"Our Spider-Man games have sucked for the last five years," states Kotick in the February 2010 issue of print magazine Game Informer. "They are bad games. They were poorly rated because they were bad games. We went away from what is Spider-Man. It's about web-slinging. If you don't do web-slinging right, what is the fantasy of Spider-Man?"
Among Activision's Spider-Man games across the last five years: Spider-Man 2, Ultimate Spider-Man, Spider-Man & Friends, Spider-Man Print Studio, Spider-Man: Battle for New York, Spider-Man 3, Spider-Man: Friend or Foe, Spider-Man: Web of Shadows.
The admission came about as Kotick was discussing whether or not kids and movie games suffer from a critical bias, explaining that he had "one of those wake-up calls" a few years back, after Blizzard executives asked why Activision was hoping an unspecified "kids game" would get an aggregate Metacritic review score of 80.
"The producers said, 'Well, it's a kid's game, you don't get the best ratings on a kid's game because reviews aren't going to review them as favorably, so if you look at them objectively an 80 is actually a good rating for a kid's game or movie game,'" explained Kotick.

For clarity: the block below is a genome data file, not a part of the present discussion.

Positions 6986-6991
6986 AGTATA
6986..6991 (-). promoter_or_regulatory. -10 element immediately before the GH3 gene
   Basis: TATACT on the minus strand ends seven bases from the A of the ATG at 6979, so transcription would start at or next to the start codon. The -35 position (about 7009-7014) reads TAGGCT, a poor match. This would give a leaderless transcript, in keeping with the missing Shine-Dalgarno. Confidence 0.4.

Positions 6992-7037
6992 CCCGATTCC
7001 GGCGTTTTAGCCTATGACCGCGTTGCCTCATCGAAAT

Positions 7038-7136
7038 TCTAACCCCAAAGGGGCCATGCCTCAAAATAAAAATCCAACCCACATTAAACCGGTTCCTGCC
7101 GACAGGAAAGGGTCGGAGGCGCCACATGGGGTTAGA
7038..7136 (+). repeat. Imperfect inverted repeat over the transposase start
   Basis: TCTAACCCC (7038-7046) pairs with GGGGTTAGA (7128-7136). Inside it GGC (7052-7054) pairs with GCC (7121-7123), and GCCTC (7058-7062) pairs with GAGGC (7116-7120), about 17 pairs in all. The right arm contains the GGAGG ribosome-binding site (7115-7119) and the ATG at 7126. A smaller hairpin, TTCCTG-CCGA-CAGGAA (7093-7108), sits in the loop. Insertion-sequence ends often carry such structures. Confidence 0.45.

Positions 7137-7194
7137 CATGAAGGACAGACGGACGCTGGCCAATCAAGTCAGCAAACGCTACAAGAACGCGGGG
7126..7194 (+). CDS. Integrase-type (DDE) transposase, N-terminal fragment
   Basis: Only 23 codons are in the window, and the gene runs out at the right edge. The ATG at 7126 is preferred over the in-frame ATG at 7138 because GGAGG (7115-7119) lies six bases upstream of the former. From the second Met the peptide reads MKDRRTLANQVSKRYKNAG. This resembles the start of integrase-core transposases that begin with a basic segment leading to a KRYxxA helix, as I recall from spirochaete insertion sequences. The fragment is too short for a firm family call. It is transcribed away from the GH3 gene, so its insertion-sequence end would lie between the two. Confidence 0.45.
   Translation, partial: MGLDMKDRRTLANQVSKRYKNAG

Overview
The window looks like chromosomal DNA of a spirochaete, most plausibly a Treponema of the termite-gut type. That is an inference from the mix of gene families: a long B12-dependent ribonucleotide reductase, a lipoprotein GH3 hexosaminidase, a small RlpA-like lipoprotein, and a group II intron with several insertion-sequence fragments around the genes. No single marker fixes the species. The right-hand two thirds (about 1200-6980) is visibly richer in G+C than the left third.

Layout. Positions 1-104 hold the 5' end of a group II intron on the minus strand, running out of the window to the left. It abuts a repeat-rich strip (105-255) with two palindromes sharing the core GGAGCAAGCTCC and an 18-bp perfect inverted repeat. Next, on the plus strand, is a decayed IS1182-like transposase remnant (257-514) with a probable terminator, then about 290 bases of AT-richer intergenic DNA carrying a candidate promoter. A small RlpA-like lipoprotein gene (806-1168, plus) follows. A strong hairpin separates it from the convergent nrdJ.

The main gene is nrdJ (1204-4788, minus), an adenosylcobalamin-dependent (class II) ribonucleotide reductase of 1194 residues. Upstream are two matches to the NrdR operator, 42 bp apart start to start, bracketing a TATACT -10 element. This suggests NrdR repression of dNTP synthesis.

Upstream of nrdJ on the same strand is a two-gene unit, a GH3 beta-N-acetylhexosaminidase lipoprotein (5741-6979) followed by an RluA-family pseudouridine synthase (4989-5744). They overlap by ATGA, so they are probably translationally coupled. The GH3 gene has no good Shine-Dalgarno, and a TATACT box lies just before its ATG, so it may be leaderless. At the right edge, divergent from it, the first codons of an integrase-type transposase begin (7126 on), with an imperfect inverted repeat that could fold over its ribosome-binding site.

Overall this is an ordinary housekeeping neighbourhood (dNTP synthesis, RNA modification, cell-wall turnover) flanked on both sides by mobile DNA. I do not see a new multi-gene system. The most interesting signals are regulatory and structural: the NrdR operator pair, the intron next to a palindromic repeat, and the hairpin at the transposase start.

"I remember walking out of the meeting saying, 'Why would we make an 80-rated game?' Even adjusting for genre," he continued. "I was thinking that when we did the great Spider-Man PlayStation game, we got a 95 rating. You can make a great game."
Meanwhile, Activision has yet to announce its next Spider-Man game--the latest being 2008's Spider-Man: Web of Shadows--though the same rumor that accurately claimed High Moon was working on a new Transformers game (now known to be Transformers: War for Cybertron) also indicated that Radical, responsible for the 79-rated super-powered action game Prototype, is crafting a new Spider-Man.